It’s rare to find a film that so uncompromisingly refuses to tame its wilder side in order to pander to the masses. This isn’t for everyone. Not simply because it’s a dance film but because there is no real dialogue nor a clearly developed plot. This weaves its narrative by building a haunting and violent atmosphere through the use of sound and then filling that world with a few dancers who convulse and dance their way through a metaphorical depiction of a grief stricken mind. It isn’t a film that’s without flaws but the few that it has are dwarfed by the artistry on display here.
A lot depends here upon the actors/dancers who must non-verbally guide us through this labyrinth of metaphor and imagery. Particular credit must be given to the lead Livia Rangel who depicts the story of a woman losing her soulmate with searing honesty. What we witness here feels private and intimate as the heartbroken woman alternates between reflecting on the bright and sunlit past and being stricken with pain in the oppressive dark present. Rangel takes us through dark rooms and deep folktale-esque forests, always ensuring that we feel that she is connected to her environment, that her internal emotional conflict is in fact mirrored by her surroundings.
In order to really appreciate Sea Without Shore you must surrender to it and its way of running things. This is a somewhat emotionally and mentally exhausting experience and its repeating sounds, movements and landscapes can quickly become strenuous if you’re looking for a conventional narrative and strongly signposted plot. If however you allow yourself to get lost in the experience you will quickly become enveloped in a shifting, rhythmical and somewhat primal exploration of despair and love. However despite its great success I do not think it would have hurt the film to have been a little more rigorous in the editing room. No matter how invested in the film you are there are times where it does loose its grip on you somewhat and that’s not down to the content, the approach or the actors, but its simply due to the length of time we are asked to invest in becoming imbedded into this world. It’s length and repetitive nature do make it difficult to stay focused at times (although it’s certainly worth the struggle) and this could have been avoided had a heavier hand been present when preparing the cut.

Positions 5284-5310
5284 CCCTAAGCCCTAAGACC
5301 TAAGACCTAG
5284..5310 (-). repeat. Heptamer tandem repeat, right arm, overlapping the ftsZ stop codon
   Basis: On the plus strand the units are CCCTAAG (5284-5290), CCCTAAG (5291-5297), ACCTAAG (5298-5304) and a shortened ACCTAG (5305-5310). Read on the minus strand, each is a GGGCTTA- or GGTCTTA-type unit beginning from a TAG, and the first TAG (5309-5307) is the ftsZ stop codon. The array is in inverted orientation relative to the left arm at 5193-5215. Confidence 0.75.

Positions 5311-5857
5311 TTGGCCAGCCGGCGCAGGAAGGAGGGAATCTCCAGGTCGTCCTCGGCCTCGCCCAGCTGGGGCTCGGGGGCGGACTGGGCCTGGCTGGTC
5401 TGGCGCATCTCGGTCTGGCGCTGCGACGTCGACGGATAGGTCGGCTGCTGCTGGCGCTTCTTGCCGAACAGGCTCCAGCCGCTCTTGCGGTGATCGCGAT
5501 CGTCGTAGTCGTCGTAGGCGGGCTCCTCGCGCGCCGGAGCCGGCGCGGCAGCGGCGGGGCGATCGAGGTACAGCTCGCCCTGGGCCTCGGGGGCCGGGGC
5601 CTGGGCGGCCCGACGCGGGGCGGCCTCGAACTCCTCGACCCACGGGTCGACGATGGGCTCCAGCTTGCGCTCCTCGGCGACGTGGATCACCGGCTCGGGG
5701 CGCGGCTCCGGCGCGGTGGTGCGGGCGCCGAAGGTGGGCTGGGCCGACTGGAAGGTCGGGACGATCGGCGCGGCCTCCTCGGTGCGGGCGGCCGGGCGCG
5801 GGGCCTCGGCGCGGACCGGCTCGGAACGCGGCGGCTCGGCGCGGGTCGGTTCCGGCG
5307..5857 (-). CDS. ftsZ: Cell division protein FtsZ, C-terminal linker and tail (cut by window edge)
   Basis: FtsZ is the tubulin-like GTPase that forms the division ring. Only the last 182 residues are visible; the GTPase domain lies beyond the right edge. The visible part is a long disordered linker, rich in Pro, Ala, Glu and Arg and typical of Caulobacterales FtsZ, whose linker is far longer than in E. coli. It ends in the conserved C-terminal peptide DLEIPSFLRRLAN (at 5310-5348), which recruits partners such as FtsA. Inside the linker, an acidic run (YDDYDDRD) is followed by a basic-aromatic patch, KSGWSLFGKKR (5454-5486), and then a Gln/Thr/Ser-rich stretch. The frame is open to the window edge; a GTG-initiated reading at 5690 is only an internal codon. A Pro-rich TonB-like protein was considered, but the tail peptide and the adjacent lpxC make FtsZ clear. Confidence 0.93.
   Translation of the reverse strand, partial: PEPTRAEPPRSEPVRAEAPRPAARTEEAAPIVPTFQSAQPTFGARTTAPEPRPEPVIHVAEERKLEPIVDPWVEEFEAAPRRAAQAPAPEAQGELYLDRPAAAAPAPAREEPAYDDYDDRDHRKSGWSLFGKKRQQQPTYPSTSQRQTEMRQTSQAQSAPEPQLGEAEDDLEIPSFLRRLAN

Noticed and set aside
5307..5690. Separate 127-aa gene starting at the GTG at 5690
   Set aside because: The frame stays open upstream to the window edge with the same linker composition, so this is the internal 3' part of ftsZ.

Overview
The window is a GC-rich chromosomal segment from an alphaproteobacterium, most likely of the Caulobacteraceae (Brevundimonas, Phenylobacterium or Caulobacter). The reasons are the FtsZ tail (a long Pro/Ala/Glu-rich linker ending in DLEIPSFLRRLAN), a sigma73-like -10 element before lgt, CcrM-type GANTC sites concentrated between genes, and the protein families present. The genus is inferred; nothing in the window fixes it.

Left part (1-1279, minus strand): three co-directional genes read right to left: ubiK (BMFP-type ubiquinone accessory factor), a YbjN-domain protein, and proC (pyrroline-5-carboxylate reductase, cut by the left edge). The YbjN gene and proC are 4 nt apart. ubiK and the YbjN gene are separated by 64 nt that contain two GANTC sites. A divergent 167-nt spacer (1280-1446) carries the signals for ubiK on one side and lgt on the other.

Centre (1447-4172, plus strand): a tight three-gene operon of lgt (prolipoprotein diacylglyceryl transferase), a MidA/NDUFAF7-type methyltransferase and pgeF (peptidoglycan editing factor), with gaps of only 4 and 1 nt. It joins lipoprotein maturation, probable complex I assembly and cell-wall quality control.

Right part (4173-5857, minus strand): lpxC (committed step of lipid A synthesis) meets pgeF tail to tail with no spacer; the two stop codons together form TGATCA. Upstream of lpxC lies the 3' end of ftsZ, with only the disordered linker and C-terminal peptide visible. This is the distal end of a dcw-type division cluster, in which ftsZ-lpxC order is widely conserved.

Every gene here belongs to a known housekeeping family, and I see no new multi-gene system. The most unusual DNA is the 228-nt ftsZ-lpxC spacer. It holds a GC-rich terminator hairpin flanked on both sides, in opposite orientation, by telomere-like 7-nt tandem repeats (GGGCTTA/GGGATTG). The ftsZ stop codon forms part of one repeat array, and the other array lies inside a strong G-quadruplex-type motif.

To repeat what I said earlier, this isn’t for everyone, but that’s no bad thing. This knows exactly what it wants to be and since the filmmaking playing-field has been digitally levelled in recent years it can be exactly what it wants to be. Once upon a time this wouldn’t have stood a chance at being produced, there is no way a studio would have backed a film which so clearly defies pretty much all commercial potential and it is to be celebrated that this can and does exist. It’s a brave and confident film which takes its audience on a journey composed of sounds and convulsive movements. It’s imagery and heart echo in the mind long after the credits roll and I recommend that anyone who thinks that this sounds intriguing should at least give it a go and see if it’s for them.
What is the film’s greatest strength? The atmosphere which it spins.
Its greatest weakness? It could do with being cut down a little.
Would I see it again? Certainly, it’s not always an easy watch but it is a very worthy one.
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